1. Install soldier piles (by drilling or driving). 2. Excavate in safe lifts not to exceed five feet each and install lagging to 2 feet b l f t below tieback grade. ti b k d 3. Install tiebacks. Allow 72 hour minimum grout cure time prior to testing. 4. Test tiebacks in accordance with PTI – Recommendations for Prestressed Rock and Soil Anchors. Lock off tiebacks at specified load. 5. Continue excavation and lagging in accordance with Step 2 above to either 2 feet below tieback grade or construction subgrade, whichever comes first. g g

Excavation Support Construction Sequence

Soldier Pile Installation
• • • Drilled and Set HP Section Driven HP Section Drilled Pipe

Lagging Installation
• • • Install Piles and Excavate in Safe Lifts not to Exceed 5’ in Soil. Install Lagging Boards on Exposed Soil Face. Repeat Excavation Lift and Board Installation as Required.

Tieback Installation
• • • Position Drill and Drill Hole for Ground Anchor. Insert Anchor in Drilled Hole and Tremie Grout. Post Grout as Required to Increase Bond Capacity.

Permanent Wall Construction Sequence (Precast)
1. Install soldier piles (drilling generally used for permanent walls). 2. Excavate in safe lifts not to exceed five feet each and install lagging to 2 feet b l f t below tieback grade. ti b k d 3. Install tiebacks. Allow 72 hour minimum grout cure time prior to testing. 4. Test tiebacks in accordance with PTI – Recommendations for Prestressed Rock and Soil Anchors. Lock off tiebacks at specified load. 5. Continue excavation and lagging in accordance with Step 2 above to either 2 feet below tieback grade or construction subgrade, whichever comes first. g g 6. Place filter fabric over timber lagging and install concrete leveling pad. 7. Layout and attach panel connections to soldier piles. 8. Set bottom course of precast facing panels, install drain pipe, and place drainage stone to top of precast course. 9. Install remaining precast facing panels and place drainage stone with each corresponding lift.

Permanent Wall Construction Sequence (Precast)

Design Background
In 1939, Karl Terzaghi published the paper “A Fundamental Fallacy in Earth Pressure Computations” where he y p recognized that the earth pressure distributions for braced or anchored cuts do not correspond to the traditional equivalent fluid pressure (triangular) diagrams derived from Rankine and Coulomb earth pressure theory theory. The later works of Karl Terzaghi and Ralph Peck (1967) form the framework for earth pressure diagrams used in the design of modern braced and anchored cuts These works cuts. along with others since that time and actual field testing consistently point away from the classic triangular earth pressure diagram and toward a rectangular or trapezoidal apparent earth pressure distribution. The most recent and definitive work in the design of Tieback walls with regard to apparent lateral earth pressure is the FHWA Geotechnical Engineering Circular N 4 “G G t h i lE i i Ci l No. “Ground d Anchors and Anchored Structures” (1999) which recommends a trapezoidal earth pressure diagram.

Karl Terzaghi

Ralph Peck

Design Background

Tieback Testing
Ground Anchors are tested to verify load capacity. • Tiebacks / Tiedowns • Soil Nails • Micropiles in Tension • Micropiles in Compression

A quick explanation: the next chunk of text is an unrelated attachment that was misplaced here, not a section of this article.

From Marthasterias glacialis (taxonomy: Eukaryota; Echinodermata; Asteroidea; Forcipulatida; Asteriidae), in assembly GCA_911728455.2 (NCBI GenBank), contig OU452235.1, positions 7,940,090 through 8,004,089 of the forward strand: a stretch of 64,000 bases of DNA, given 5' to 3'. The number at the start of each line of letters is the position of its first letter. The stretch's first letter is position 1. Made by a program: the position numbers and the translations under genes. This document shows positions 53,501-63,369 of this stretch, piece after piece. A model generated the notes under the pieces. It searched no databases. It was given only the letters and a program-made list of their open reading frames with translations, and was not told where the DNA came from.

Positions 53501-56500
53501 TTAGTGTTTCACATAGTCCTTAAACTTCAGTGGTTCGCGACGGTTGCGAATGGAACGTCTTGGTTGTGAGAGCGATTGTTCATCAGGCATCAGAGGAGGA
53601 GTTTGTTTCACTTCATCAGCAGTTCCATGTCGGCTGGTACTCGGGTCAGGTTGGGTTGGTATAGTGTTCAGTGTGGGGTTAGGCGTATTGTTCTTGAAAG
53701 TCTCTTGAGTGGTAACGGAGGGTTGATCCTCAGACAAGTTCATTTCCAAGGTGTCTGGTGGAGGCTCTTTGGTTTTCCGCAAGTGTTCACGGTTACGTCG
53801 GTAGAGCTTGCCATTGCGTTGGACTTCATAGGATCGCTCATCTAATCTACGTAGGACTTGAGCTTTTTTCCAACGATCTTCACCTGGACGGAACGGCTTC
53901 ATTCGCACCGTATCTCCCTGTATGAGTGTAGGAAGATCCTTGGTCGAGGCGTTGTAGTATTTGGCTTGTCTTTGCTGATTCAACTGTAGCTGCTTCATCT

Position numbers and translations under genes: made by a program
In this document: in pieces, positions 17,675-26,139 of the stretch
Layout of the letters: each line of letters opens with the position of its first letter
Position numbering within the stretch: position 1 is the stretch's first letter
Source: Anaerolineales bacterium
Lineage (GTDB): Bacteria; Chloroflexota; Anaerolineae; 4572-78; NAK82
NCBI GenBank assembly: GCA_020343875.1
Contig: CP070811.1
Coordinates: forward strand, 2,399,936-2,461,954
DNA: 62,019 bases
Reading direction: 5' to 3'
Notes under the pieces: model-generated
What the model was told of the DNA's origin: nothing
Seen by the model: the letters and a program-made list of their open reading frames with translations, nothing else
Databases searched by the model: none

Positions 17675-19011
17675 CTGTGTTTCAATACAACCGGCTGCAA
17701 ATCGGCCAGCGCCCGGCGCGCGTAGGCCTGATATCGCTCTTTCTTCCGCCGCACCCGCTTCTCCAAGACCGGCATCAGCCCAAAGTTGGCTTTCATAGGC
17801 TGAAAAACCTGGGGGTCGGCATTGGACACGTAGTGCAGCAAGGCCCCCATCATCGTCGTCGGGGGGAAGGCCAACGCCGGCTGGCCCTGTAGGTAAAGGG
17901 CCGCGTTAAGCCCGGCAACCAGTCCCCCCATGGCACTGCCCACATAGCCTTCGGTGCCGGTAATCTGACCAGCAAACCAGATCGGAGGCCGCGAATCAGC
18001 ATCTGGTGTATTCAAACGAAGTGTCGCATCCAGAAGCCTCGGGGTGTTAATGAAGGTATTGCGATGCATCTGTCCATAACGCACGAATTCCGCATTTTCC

Ground Anchor Testing
• All “tieback” anchors are tested to verify load capacit erif capacity. • Tiebacks have an unbonded length or free stressing length to transfer the anchor load outside of the retained soil theoretical failure wedge as opposed to Soil Nails being fully bonded along their length. • A sample of soil nails (typically 5%) are tested to verify bond transfer capacity assumptions used in the soil nail wall design. • That is an important distinction when differentiating between tieback testing and soil nail testing. • For this section, we are focusing on testing of “tieback” anchors.

Tieback Anchor Behavior

Load M Movement

Elastic Material

Load M Movement t

Plastic Material

Both the Post Tensioning Institute and AASHTO have published Ground Anchor Testing Specifications. The testing procedures are virtually identical with the AASHTO version being an adaptation of the PTI guidelines.

Proof / Performance Testing
• Incremental loading and unloading to a ma im m test load of 1 33DL nloading maximum 1.33DL. • The first two or three anchors shall be Performance Tested and a minimum of 2% thereafter. The remaining anchors shall be proof tested. • Performance test utilizes cyclic loading in order to differentiate elastic movement from residual movement at each test increment. • In both types of tests, the maximum test load is held for a short term creep test to ensure the anchor will have acceptable long term creep behavior. behavior • If the PTI Service Load design methodology is used, then a production anchor can be tested without increasing the bar size. If a maximum test l d of greater than 1 33DL i used, the b must b d i load f h 1.33DL is d h bar be designed f d for the maximum test load instead of the design service load.

Proof T t Procedure P f Test P d AL 0.25DL 0.50DL 0.75DL 1.00DL 1.20DL 1.33DL Max Test Load ( 0 minute hold) 33 a es oad (10 u e o d) AL (optional) Adjust to Lock-Off Load

Performance Test Procedure
AL 0.25DL AL 0.25DL 0.50DL AL 0.25DL 0.50DL 0.75DL AL 0.25DL 0.50DL 0.75DL 1.00DL AL 0.25DL 0.50DL 0.75DL 1.00DL 1.20DL AL 0.25DL 0.50DL 0.75DL 1.00DL 1.20DL 1.33DL Max Test Load (10 min hold) AL Adjust to lock-off load

Acceptance Criteria